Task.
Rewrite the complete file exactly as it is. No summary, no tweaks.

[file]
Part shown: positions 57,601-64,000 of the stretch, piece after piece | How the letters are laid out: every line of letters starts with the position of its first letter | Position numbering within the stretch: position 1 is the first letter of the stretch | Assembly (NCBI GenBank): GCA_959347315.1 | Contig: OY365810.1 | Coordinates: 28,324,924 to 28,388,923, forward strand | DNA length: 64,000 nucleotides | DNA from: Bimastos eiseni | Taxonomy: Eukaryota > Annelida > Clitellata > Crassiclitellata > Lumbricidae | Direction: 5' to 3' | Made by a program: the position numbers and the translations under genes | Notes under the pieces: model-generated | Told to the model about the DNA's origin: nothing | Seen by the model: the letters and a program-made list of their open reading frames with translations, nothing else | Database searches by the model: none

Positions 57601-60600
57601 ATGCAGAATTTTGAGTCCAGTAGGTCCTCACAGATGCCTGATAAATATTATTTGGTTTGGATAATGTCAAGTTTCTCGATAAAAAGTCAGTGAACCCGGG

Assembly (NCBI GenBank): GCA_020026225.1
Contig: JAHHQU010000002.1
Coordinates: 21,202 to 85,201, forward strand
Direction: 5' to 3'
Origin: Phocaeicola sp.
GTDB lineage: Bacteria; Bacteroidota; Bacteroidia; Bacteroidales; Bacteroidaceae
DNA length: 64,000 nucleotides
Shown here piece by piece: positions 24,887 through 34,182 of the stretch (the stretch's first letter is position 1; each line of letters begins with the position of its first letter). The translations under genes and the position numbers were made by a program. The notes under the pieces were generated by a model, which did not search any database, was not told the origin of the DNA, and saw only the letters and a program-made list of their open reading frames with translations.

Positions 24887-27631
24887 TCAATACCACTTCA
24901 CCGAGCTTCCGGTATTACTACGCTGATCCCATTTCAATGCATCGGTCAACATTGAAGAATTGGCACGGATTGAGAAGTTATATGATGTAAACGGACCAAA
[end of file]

Part shown: positions 57,601-64,000 of the stretch, piece after piece | How the letters are laid out: every line of letters starts with the position of its first letter | Position numbering within the stretch: position 1 is the first letter of the stretch | Assembly (NCBI GenBank): GCA_959347315.1 | Contig: OY365810.1 | Coordinates: 28,324,924 to 28,388,923, forward strand | DNA length: 64,000 nucleotides | DNA from: Bimastos eiseni | Taxonomy: Eukaryota > Annelida > Clitellata > Crassiclitellata > Lumbricidae | Direction: 5' to 3' | Made by a program: the position numbers and the translations under genes | Notes under the pieces: model-generated | Told to the model about the DNA's origin: nothing | Seen by the model: the letters and a program-made list of their open reading frames with translations, nothing else | Database searches by the model: none

Positions 57601-60600
57601 ATGCAGAATTTTGAGTCCAGTAGGTCCTCACAGATGCCTGATAAATATTATTTGGTTTGGATAATGTCAAGTTTCTCGATAAAAAGTCAGTGAACCCGGG

Assembly (NCBI GenBank): GCA_020026225.1
Contig: JAHHQU010000002.1
Coordinates: 21,202 to 85,201, forward strand
Direction: 5' to 3'
Origin: Phocaeicola sp.
GTDB lineage: Bacteria; Bacteroidota; Bacteroidia; Bacteroidales; Bacteroidaceae
DNA length: 64,000 nucleotides
Shown here piece by piece: positions 24,887 through 34,182 of the stretch (the stretch's first letter is position 1; each line of letters begins with the position of its first letter). The translations under genes and the position numbers were made by a program. The notes under the pieces were generated by a model, which did not search any database, was not told the origin of the DNA, and saw only the letters and a program-made list of their open reading frames with translations.

Positions 24887-27631
24887 TCAATACCACTTCA
24901 CCGAGCTTCCGGTATTACTACGCTGATCCCATTTCAATGCATCGGTCAACATTGAAGAATTGGCACGGATTGAGAAGTTATATGATGTAAACGGACCAAA